Endurance Exercise Thwarts Premature Aging in Mice
Researchers liken aggressive workouts to 'fountain of youth'
FRIDAY, Feb. 25, 2011 (HealthDay News) -- Endurance exercise may be "the fountain of youth" -- or so a new study of mice suggests.
Canadian researchers found that endurance exercise offered protection against premature aging in mice genetically engineered to age faster than normal.
Mice who ran on a treadmill three times a week for five months looked as young as regular mice, while those who didn't exercise were graying, balding, socially isolated and less fertile, said the researchers at McMaster University in Hamilton, Ontario.
The study was published in the journal Proceedings of the National Academy of Sciences.
"Many people falsely believe that the benefits of exercise will be found in a pill," principal investigator Mark Tarnopolsky, a professor of pediatrics and medicine, said in a McMaster news release. "We have clearly shown that there is no substitute for the 'real thing' of exercise when it comes to protection from aging."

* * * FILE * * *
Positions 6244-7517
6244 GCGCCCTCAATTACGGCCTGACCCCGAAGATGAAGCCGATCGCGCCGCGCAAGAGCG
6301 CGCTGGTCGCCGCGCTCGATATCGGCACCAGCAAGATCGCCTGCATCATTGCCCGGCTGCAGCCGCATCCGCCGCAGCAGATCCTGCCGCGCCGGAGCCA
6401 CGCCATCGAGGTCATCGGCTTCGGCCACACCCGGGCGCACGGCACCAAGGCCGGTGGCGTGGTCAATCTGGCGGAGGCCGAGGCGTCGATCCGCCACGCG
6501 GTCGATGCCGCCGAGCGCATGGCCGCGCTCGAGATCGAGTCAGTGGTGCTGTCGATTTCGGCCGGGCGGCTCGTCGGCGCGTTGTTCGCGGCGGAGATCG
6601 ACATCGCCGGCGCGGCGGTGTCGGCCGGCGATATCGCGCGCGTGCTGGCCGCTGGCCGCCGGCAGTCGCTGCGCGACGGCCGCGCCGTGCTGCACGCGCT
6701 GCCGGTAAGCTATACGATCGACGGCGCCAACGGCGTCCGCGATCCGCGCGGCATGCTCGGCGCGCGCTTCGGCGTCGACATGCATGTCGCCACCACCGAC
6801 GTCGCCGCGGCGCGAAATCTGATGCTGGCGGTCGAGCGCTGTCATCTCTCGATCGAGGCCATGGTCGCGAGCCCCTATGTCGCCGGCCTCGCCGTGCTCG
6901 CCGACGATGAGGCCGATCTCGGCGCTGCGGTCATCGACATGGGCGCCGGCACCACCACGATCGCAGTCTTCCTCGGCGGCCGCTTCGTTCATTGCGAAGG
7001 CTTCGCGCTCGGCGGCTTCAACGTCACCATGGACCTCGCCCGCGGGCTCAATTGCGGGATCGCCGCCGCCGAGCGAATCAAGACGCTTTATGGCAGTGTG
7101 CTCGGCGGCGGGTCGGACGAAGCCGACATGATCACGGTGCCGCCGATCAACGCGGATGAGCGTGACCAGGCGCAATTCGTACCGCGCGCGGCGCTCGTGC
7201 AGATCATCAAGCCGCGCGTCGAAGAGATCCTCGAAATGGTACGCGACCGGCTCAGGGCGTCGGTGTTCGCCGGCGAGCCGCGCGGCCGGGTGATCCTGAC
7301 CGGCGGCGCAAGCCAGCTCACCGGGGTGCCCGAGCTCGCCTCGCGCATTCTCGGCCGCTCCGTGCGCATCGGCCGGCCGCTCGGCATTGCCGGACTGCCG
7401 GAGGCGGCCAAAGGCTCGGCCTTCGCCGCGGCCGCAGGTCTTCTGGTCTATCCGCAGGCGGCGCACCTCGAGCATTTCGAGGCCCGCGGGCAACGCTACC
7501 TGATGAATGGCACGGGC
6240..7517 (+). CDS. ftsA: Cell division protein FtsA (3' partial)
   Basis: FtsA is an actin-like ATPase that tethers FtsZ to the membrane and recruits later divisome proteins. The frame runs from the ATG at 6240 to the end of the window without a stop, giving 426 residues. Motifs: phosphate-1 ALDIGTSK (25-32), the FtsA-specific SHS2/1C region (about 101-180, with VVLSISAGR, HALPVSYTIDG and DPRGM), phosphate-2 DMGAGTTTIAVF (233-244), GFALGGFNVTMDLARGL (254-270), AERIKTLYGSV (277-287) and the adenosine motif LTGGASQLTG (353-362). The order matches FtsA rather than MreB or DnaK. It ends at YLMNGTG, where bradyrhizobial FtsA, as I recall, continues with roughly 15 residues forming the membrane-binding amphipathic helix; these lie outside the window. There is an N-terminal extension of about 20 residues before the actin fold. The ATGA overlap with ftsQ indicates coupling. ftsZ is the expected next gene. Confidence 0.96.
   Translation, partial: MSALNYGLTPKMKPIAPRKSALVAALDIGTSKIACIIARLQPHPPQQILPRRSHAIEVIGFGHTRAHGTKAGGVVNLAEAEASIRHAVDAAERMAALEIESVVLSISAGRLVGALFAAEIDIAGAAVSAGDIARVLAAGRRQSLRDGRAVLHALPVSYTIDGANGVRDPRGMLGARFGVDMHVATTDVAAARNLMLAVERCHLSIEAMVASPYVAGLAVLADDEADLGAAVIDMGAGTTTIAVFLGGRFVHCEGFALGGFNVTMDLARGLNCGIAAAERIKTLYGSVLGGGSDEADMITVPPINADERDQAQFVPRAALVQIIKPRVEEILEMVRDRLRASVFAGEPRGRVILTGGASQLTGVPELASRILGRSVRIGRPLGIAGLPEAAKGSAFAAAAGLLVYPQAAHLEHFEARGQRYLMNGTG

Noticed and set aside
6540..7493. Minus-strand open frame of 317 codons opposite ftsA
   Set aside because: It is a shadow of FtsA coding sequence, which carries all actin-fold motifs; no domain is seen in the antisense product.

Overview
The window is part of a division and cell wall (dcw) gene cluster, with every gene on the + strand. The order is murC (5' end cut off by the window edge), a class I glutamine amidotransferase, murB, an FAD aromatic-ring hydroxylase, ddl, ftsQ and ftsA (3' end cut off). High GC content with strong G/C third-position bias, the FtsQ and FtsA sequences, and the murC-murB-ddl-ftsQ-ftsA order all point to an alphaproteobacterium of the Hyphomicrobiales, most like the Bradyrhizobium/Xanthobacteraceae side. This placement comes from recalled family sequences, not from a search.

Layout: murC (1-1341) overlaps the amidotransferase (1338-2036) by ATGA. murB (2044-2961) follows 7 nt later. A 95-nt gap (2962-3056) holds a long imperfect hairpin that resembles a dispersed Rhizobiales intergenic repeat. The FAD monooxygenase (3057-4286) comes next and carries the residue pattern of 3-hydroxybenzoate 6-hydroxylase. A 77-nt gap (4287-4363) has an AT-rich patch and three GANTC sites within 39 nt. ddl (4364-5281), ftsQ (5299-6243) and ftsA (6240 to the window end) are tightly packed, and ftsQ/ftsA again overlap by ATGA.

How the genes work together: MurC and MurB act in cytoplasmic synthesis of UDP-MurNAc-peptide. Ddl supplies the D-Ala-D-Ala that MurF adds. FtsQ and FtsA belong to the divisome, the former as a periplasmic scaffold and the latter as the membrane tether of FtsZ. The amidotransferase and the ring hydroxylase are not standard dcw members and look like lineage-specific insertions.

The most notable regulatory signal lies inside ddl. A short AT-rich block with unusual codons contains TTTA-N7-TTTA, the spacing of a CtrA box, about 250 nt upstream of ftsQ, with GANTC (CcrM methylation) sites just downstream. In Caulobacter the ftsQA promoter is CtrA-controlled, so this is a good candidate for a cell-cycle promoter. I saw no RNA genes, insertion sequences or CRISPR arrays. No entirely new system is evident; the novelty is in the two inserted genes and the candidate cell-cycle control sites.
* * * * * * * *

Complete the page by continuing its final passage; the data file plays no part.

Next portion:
Tarnopolsky noted that other researchers "have tried to treat these animals with 'exercise pill' drugs and have even tried to reduce their caloric intake, a strategy felt to be the most effective for slowing aging, and these were met with limited success."
"Exercise truly is the fountain of youth," lead author Adeel Safdar, a senior Ph.D. student, said in the news release.
The U.S. National Heart, Lung, and Blood Institute offers a guide to physical activity.
SOURCE: McMaster University, news release, Feb. 21, 2011